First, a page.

Wednesday, January 30, 2013

Renewable energy is national security

During my time in Israel so far, throughout conversations with various Israelis I have heard the same thing: Israel doesn't have the luxury of worrying about renewable energy when they have so many pressing national security issues.

I think this wrong and short sighted. Removing Israel's dependence on fossil fuels can only strengthening Israel - both in terms of security and economically. Of course, it's also valuable environmentally, but at this point don't think it should be stressed as a primary motivation for taking action.

Over time, I hope to explore the far-reaching national security and environmental repercussions of Israel's dependence on fossil fuels (oil, gas, and coal), some obvious and some less obvious, as well as how they affect Israel's relationship with other countries.

You can read my first such post published over at the Times of Israel.

Tuesday, January 22, 2013

Leaf it to Israel this Tu B'Shevat

This Friday night (Shabbat) marks the Jewish semi-holiday of Tu B'shevat. Literally, the 15th of the month of Shevat is known mystically as the New Year of the Trees.

For people of a certain generation, Tu B'shevat evokes fond memories of donating spare change to the JNF - Jewish National Fund - to support their afforestation efforts in Israel. Afforestation is the concept of planting trees where there were none before (reforestation is planting trees that had once stood, but were cut down).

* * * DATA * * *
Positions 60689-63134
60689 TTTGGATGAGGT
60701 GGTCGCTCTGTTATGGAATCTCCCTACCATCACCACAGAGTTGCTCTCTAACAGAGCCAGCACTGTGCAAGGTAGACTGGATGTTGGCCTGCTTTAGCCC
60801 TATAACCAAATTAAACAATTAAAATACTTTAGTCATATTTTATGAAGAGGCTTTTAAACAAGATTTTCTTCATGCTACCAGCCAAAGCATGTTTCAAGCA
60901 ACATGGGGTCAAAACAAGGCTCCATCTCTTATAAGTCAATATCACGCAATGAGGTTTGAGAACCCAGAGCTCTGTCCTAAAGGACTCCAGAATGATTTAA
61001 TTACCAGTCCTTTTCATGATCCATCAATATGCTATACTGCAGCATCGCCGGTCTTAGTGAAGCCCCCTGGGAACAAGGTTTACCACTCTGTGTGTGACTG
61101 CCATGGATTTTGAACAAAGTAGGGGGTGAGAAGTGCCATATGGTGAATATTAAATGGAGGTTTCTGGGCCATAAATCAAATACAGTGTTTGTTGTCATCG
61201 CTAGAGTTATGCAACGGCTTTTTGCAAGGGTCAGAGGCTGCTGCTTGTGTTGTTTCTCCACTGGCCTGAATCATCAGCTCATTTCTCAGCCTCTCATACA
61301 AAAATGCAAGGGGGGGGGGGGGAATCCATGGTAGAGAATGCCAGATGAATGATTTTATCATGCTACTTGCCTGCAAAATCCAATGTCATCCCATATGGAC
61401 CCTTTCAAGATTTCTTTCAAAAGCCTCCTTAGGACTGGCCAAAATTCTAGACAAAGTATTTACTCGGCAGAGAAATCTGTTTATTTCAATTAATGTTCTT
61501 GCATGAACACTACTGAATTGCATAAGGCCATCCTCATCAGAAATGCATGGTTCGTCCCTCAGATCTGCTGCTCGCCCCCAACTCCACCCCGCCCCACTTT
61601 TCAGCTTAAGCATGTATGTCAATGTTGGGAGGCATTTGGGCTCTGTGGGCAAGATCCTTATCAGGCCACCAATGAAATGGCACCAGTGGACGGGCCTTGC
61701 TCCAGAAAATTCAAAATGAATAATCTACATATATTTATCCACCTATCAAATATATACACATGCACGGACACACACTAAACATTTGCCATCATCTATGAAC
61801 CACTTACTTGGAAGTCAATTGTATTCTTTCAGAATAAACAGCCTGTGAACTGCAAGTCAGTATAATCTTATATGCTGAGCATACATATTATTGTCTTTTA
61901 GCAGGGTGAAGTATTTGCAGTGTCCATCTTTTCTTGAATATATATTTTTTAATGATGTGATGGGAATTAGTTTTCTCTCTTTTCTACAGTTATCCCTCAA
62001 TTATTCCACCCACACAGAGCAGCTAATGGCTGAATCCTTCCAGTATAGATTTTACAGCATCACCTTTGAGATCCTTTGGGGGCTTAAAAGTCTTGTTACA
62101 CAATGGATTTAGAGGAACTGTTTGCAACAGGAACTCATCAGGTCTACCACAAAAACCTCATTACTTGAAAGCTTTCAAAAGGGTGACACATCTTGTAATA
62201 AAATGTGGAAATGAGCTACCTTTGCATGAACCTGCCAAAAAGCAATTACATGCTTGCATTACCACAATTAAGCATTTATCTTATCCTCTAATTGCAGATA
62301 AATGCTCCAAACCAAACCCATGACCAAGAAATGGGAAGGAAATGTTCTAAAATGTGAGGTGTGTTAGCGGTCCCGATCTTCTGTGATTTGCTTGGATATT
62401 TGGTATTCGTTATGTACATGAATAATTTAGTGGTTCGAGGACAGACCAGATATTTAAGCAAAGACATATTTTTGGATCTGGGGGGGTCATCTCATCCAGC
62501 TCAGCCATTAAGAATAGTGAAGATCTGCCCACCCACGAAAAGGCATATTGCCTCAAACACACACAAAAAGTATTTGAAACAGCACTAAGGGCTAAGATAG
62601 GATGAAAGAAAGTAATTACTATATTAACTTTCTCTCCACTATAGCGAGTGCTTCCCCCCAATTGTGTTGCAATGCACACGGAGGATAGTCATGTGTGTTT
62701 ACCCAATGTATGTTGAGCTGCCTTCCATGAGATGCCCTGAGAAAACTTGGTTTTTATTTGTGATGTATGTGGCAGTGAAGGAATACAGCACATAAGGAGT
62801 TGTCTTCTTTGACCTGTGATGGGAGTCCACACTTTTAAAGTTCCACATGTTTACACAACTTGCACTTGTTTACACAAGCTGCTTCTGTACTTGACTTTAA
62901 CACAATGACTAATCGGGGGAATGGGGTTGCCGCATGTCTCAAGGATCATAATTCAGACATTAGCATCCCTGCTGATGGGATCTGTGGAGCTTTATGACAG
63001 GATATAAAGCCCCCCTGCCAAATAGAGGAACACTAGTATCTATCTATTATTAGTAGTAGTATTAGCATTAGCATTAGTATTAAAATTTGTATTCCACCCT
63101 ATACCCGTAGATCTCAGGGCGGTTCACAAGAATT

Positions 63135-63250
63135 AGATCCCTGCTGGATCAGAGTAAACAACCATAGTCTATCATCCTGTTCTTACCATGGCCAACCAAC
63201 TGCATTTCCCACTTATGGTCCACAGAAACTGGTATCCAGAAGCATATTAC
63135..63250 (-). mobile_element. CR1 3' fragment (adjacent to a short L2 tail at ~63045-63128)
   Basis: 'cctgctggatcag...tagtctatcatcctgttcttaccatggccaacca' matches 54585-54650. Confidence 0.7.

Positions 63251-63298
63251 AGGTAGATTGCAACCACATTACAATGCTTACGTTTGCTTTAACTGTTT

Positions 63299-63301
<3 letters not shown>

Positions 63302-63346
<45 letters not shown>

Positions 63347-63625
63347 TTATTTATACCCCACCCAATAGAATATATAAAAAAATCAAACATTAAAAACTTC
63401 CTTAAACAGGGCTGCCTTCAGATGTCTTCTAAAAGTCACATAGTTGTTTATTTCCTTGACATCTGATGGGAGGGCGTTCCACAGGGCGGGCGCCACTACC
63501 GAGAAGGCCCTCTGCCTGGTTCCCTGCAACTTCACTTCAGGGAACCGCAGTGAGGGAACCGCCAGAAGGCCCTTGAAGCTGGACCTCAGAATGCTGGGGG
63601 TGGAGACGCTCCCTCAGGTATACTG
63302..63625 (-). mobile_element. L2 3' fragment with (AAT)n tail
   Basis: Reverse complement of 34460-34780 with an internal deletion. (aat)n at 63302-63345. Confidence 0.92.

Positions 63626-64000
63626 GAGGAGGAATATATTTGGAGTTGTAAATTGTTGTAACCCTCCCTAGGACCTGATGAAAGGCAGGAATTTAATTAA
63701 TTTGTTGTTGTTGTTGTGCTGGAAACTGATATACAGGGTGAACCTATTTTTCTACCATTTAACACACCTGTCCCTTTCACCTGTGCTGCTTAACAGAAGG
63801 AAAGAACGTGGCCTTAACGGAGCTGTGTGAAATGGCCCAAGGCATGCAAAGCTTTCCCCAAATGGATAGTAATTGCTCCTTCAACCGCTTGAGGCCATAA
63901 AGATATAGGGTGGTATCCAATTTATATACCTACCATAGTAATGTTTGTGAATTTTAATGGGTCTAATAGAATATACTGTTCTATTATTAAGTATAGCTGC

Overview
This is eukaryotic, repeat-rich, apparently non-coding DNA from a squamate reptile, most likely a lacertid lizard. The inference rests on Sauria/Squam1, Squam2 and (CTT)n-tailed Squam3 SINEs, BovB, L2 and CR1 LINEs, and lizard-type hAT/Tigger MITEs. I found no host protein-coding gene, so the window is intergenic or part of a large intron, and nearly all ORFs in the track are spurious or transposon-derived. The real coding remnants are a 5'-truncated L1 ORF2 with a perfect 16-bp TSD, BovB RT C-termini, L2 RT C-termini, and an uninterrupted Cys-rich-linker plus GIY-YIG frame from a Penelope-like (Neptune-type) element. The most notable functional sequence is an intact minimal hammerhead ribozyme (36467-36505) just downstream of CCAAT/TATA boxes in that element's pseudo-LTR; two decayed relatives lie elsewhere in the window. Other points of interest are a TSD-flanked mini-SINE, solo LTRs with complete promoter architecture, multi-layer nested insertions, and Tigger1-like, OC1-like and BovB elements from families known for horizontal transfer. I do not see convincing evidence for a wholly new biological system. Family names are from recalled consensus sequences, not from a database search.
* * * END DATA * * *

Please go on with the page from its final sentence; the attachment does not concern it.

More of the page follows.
Driving through the forests from Jerusalem to Beit Shemesh or around Arad, it's easy to take for granted how successful JNF has been. Less than 100 years before the creation of the state, Mark Twain visited the land of Israel in 1867 and wrote of, " ...[a] desolate country whose soil is rich enough, but is given over wholly to weeds-a silent mournful expanse....There was hardly a tree or a shrub anywhere. Even the olive and the cactus, those fast friends of the worthless soil, had almost deserted the country." 

Twain would hardly recognize the land today, with 240 million new trees planted. Notably, Israel is the only country in the past 100 years to have a net gain of trees. Numerous countries around the globe are facing desertification - where unsustainably harvested forests suffer from the effects of erosion, which quickly turns into wasteland. JNF's guidance has been sought after by many other countries and international organizations looking for help with their efforts to curb desertification in their own land.

The trees were planted for many reasons: to curb mudslides in the mountainous north, as part of efforts to drain swamp land and make it suitable for agriculture, provide shade in the hot desert sun, and also just to give new immigrants flocking to the country in the first half of the 20th century something to do.

When it came down to what species of tree to plant the decision on Aleppo pine wasn't too controversial - it's indigenous to the region and grows quickly in the rocky soil. It wasn't until many years later, after forest fires started to become a regular concern in the beginning of the 21st century, the the old, homogenous forests started to become a liability.